HomeLocal NewsFuel price hike raises eyebrows

Fuel price hike raises eyebrows

ZIMBABWE’S fuel is the most expensive in the region following this week’s price hike, amid grave concern over the cost component of locally-produced ethanol on the overall petrol price. Ethanol is supplied exclusively by business tycoon Billy Rautenbach’s Green Fuel.

Fidelity Mhlanga

On Tuesday, Zimbabwe Energy Regulatory Authority (Zera) announced a dual pricing model, which saw the price of diesel shooting up from ZW$24,90 to ZW$62,77, while the US dollar price was pegged at US $1,09 per litre.

Petrol price per litre increased from ZW$28,90 to ZW$71,62 or US$1,28 per litre, driven by the expensive ethanol.

Zera has set the stage for fuel dealers to ditch selling in the inflation ravaged Zimbabwean dollar preferring hard currency.

The fuel price hike is expected to cause further price increases of basic commodities at a time incomes and pensions have been decimated by inflation, which has galloped to nearly 800%.

Questions have been raised as to why ethanol, which is produced in Chisumbanje by Green Fuel, which is enjoying a monopoly, has added a huge cost on the petrol price.

According to the cost build-up provided by Zera, the total landing cost for petrol per litre is US$0,48, including the free on-board cost of US$0,37, financing cost of US$0,02 and pipeline costs of US$0,07.

Total levies and taxies comprised of duty, Zinara levy, debt redemption amounts to US$0,48. Administrative costs made up of storage fees and clearance agency fees US$0,02. Distribution costs, a mere US$0,05.

It is, however, the ethanol cost of US$1, 10 per litre that has raised eyebrows, with market watchers saying it was cheaper to use unblended petrol than to use expensive E20 petrol. E20 contains 20% ethanol and 80% petrol. Motorists have raised concern over the E20 fuel, which is not as efficient as unleaded fuel. Zimbabwe’s fuel prices are at odds with those obtaining in the region.

A fuel price analysis conducted by the Zimbabwe Independent this week shows that in Malawi the unblended petrol price is K690,50 (US$0,93), whereas diesel costs K664,80 (US$0,90). In Mozambique, the diesel price is pegged at MZN58,96 (US$0,84), with unblended petrol trading at MZN64,22 (US$0,91) per litre.
According to a June 1 fuel update, in South Africa, petrol cost R13,40 per litre (US$0,77) and diesel was R11,30 (US$0,64) per litre. In Swaziland, diesel trades at R12,20 (US$0,70) per litre, while unblended petrol costs R11,90 (US$0,68) per litre. Namibia sells unblended petrol at R11 (US$0,60) per litre and R12 (US$0,69) for diesel.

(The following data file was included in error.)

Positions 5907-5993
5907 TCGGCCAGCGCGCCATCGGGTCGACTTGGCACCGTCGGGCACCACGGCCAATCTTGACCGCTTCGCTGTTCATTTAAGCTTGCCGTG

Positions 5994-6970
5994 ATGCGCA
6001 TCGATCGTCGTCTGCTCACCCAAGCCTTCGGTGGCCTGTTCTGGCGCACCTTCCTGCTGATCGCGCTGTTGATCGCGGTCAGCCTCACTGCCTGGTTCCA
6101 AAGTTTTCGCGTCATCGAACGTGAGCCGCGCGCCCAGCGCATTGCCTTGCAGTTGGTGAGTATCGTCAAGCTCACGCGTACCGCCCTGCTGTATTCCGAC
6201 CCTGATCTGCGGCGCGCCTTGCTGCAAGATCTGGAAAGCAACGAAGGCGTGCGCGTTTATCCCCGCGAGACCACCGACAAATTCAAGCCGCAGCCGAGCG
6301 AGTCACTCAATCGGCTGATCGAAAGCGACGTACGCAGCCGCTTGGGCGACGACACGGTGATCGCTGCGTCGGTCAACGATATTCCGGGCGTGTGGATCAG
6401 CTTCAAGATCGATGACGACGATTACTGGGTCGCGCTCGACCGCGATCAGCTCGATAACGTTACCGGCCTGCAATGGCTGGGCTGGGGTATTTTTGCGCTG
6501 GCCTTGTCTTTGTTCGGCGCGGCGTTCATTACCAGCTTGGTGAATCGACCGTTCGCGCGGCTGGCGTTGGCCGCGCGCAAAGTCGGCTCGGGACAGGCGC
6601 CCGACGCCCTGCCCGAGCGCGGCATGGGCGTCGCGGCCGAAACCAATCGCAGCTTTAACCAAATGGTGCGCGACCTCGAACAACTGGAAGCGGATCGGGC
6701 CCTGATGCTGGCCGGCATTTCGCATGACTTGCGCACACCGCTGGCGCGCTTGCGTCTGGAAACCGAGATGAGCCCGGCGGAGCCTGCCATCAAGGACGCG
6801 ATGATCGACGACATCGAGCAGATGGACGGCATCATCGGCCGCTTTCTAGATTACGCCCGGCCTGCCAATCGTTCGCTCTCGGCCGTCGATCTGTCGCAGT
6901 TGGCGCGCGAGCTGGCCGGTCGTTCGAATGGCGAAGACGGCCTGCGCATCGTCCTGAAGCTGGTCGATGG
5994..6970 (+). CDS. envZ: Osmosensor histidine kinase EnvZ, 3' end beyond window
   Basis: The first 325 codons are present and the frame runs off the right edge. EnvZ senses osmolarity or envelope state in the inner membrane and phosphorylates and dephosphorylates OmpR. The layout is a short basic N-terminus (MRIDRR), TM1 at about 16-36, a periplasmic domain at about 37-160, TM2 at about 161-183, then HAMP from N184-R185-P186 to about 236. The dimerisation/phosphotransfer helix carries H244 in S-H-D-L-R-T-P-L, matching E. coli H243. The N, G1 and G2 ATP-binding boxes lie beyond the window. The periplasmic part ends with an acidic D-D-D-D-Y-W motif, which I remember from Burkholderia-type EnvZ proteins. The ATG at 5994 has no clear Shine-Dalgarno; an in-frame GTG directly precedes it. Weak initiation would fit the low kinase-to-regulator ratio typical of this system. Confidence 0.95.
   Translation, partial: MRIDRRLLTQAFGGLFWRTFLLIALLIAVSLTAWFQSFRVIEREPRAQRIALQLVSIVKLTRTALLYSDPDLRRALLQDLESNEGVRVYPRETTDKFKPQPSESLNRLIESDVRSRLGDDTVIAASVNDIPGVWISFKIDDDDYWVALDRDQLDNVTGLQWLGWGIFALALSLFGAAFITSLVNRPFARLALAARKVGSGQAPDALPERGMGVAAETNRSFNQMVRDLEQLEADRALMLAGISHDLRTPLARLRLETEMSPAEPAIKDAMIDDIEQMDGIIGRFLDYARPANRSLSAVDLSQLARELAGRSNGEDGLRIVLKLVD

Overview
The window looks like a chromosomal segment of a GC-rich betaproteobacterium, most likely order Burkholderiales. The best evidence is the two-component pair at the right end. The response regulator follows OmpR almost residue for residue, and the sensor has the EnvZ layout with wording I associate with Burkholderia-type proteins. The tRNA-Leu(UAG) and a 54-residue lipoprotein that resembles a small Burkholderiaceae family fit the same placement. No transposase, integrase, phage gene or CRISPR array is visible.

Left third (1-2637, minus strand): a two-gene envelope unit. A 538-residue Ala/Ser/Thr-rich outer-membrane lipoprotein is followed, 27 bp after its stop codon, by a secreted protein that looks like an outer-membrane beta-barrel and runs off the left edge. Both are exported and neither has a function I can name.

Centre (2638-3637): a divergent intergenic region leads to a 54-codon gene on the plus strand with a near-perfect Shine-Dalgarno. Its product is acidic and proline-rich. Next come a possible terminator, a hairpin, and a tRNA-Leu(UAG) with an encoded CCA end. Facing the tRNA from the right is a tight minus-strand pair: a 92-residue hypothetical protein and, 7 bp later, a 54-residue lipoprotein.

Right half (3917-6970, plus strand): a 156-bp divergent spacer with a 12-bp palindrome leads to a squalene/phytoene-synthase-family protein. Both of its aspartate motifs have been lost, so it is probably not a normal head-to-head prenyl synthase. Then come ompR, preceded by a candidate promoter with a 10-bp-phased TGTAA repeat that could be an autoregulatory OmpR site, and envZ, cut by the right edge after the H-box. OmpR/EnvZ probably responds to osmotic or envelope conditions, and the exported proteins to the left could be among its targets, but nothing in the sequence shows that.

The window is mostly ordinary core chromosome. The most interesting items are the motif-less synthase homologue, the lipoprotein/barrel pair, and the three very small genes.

The hike also comes at a time international oil fuel prices are dropping due to the effects of the Covid-19 pandemic.

Government has, however, in stark contrast to global trends, increased fuel in United States dollar terms, resulting in Zimbabwe having the most expensive but less effective fuel in the region.Economist Victor Bhoroma pointed out that blending was no longer serving its purpose of reducing costs.

“To be honest there is no reason to blend if the pump price ends up higher than in unblended. The reason for blending is to reduce the cost of fuel and manage production costs but here there is something amiss considering that ethanol is exclusively supplied by Green Fuel,” Bhoroma said.

“Unfortunately, there could be political considerations behind the Zera policy. It’s not easy to assess or speculate before they explain it.”

Authorities are swimming against the tide as global oil prices tumbled from a high of US$63 per barrel last December to US$39,04 per barrel (WTI crude) and brent crude (US$ 41,77 per barrel).

The latest price regime is contrary to Zera’s position in August last year, which said blending was reducing the cost of fuel.“Without blending the pump price of unleaded petrol would be significantly higher than it is now,” Zera said then.

A player in the fuel industry said: “Ethanol is in demand internationally due to the demand for sanitisers as a result of the Covid-19 pandemic and its price has shot up. Why don’t we just export ethanol at those high prices, then sell unleaded petrol locally, which obviously would be cheaper than the E20 and a better quality product.”

Recent Posts

Stories you will enjoy

Recommended reading

You have successfully subscribed to the newsletter

There was an error while trying to send your request. Please try again.

NewsDay Zimbabwe will use the information you provide on this form to be in touch with you and to provide updates and marketing.